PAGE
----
Remember the angelic-faced child star of “Oliver!”, one of the most successful movie musicals of all time? Well today we wish him a happy 60th birthday!
Mark Lester, who starred alongside Ron Moody, Harry Secombe and Oliver Reed in the big screen adaptation of Lionel Bart’s hit stage musical, was born in Oxford on June 11th, 1958. His father Michael Lester (originally Letzer) was an actor and producer, while his mother, Rita, was an actress.
Educated at three independent schools in London and Surrey, he began appearing in child roles in TV and film from the age of five or six. Early TV appearances included episodes of “Danger Man” and “The Human Jungle” and he had small film roles in “The Counterfeit Constable” and “Fahrenheit 451”.
His breakthrough came in 1967 when, at the age of eight, he was cast in the title role of “Oliver!”, directed by Carol Reed. He was chosen on his acting ability and looks alone, since he could not sing. Instead his singing was dubbed by Kathe Green (daughter of the film’s musical arranger Johnny Green) who was 23 at the time.
During filming for the lavish production, Lester became good friends with his co-star, Jack Wild, who played The Artful Dodger. Although Wild was almost six years older and came from a very different working class background in Lancashire, the two were inseparable on set, with Lester describing him as a “long lost brother”. Their friendship lasted many years, although Wild later had well-publicised problems with alcoholism and died in 2006, aged 53.
Following its release in 1968, “Oliver!” enjoyed unprecedented success, nominated for 11 Oscars and winning six, including ‘Best Picture’. It catapulted Lester into the limelight and brought new roles for the young star, who was still only 10. In 1969 his portrayal of a withdrawn and dysfunctional child in the film “Run Wild, Run Free”, opposite John Mills, was well received. In the same year he appeared in the first episode of American adventure TV series “Then Came Bronson” and the following year starred in film drama “Eyewitness” alongside Susan George and Lionel Jeffries.
In 1971 he was reunited with Jack Wild in the film “S.W.A.L.K” which, although a box office flop in the UK and USA, was a huge hit in Japan and some Latin American countries. It opened up new avenues in foreign films and he had roles in several produced in Italy, including crime thriller “Redneck”, with Telly Savalas, and “Scalawag”, a spaghetti western reworking of Treasure Island with Kirk Douglas in the lead role.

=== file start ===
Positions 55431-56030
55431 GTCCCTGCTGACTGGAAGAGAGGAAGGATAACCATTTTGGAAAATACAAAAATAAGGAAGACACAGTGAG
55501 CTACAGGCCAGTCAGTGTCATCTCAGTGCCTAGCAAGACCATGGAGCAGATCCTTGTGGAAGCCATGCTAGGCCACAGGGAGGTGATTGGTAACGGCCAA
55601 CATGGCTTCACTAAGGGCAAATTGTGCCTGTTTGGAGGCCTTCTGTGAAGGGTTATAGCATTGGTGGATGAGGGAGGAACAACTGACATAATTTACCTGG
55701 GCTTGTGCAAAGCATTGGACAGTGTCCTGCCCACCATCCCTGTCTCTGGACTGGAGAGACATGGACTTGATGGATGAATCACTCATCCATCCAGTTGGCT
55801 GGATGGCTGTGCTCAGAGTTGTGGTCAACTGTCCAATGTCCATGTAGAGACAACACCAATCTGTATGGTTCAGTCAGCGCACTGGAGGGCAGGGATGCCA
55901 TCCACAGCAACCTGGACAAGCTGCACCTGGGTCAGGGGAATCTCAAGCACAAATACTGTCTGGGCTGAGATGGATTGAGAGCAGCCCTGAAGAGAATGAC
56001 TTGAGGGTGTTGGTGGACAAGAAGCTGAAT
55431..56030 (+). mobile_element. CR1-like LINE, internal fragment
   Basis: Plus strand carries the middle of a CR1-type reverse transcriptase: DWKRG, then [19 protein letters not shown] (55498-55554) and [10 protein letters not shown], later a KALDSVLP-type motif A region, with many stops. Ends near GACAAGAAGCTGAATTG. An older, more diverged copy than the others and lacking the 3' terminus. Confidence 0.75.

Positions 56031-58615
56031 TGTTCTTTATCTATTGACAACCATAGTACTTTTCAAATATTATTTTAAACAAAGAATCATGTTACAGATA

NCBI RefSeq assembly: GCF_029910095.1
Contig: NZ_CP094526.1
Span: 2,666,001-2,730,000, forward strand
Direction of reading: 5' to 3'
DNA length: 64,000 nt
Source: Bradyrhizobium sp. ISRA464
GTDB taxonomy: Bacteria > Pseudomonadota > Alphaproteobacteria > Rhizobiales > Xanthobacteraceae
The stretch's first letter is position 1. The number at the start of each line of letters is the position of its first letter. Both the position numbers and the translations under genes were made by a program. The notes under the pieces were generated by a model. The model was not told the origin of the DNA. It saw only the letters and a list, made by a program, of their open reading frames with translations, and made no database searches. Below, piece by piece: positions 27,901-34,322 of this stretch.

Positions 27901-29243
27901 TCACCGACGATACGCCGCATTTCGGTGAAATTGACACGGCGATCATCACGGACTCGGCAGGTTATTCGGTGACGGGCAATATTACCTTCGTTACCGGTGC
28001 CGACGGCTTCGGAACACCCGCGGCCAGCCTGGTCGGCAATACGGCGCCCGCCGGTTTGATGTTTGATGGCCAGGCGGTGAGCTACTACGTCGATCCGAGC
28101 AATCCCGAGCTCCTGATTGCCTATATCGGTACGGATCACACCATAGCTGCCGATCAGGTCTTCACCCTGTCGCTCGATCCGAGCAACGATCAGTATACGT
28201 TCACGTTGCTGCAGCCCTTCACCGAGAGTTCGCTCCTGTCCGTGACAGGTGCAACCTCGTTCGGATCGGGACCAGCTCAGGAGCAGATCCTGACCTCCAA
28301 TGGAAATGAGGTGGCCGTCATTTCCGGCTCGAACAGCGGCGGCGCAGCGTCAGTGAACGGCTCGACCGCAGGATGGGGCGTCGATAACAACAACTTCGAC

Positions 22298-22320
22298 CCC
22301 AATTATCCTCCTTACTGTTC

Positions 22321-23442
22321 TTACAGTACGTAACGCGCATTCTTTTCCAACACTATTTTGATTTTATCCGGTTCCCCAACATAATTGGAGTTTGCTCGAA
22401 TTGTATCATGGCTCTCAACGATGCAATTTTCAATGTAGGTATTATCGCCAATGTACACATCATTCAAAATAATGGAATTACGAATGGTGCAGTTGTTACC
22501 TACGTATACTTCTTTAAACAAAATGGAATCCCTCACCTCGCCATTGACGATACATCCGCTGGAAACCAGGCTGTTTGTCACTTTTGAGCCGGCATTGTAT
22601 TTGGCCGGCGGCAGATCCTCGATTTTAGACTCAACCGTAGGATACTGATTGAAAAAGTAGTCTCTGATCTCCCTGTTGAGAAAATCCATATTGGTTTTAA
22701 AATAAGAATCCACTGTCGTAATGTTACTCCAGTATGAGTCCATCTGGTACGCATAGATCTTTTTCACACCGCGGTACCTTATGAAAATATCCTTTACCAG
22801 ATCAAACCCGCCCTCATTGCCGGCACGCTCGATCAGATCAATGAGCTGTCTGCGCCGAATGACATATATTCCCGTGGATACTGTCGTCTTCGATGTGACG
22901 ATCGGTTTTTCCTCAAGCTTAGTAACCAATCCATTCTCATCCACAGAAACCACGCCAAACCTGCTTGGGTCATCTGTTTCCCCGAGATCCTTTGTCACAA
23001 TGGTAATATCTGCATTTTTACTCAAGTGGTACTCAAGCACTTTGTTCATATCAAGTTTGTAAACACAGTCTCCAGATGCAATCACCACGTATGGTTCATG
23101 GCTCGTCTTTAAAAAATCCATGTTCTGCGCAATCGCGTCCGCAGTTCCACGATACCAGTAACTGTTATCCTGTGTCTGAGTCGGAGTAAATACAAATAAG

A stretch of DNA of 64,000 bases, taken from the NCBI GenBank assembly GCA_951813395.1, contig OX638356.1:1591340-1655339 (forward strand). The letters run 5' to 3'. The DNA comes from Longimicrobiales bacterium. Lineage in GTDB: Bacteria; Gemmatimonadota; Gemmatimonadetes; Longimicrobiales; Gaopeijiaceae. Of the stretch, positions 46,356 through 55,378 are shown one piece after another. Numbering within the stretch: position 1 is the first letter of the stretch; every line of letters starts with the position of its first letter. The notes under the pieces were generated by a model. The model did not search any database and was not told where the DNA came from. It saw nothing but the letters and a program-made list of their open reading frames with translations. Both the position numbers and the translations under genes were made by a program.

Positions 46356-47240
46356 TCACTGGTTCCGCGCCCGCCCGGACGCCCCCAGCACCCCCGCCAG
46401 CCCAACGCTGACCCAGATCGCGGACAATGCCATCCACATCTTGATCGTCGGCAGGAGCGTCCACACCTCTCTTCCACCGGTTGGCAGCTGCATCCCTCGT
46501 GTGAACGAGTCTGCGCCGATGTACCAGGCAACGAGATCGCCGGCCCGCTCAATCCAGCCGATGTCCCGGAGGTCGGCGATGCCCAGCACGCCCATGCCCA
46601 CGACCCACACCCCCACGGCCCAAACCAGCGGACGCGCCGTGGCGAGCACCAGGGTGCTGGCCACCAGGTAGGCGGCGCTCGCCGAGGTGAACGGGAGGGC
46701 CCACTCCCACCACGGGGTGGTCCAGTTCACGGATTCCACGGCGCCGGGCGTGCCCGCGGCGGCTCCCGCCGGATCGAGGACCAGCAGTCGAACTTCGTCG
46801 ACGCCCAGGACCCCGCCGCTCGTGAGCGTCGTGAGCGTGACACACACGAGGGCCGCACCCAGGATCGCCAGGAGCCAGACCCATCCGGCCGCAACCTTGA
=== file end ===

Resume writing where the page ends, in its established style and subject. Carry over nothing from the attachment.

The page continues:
By then in his late teens, Lester found the transition from child actor to more adult roles increasingly difficult. His final film was 1977’s “The Prince and the Pauper”, playing the dual role of Prince Edward VI and pauper Tom Canty. The film reunited him with Oliver Reed, who played Bill Sikes in “Oliver!”.
At the age of 18, Lester gained access to some of his considerable earnings from film and TV work and initially went on a spending spree, buying a house in fashionable Belgravia, a Ferrari sports car and attending parties, nightclubs and restaurants, often paying for friends and hangers-on. Thankfully he came to his senses and when “The Prince and the Pauper” was poorly received by critics and filmgoers, he decided to give up acting at the age of 19 and instead take his A Levels.
In his twenties he took up karate, progressing to the grade of black belt and gaining an interest in the treatment of sports injuries, studying at the British School of Osteopathy. He qualified as an osteopath at the age of 28 and has practised successfully for many years, also opening his own acupuncture clinic in Cheltenham in 1993.
That was the year he married his first wife, Jane, and the couple had four children together before divorcing in 2005. The following year he married his second wife, Lisa, a psychiatric nurse. He is also godfather to the three children of American popstar Michael Jackson, who was close friends with Lester until his sudden death in 2009. While no longer directly involved in showbusiness, Mark Lester is a patron of theatre charity “The Musical Hall Guild of Great Britain and America”.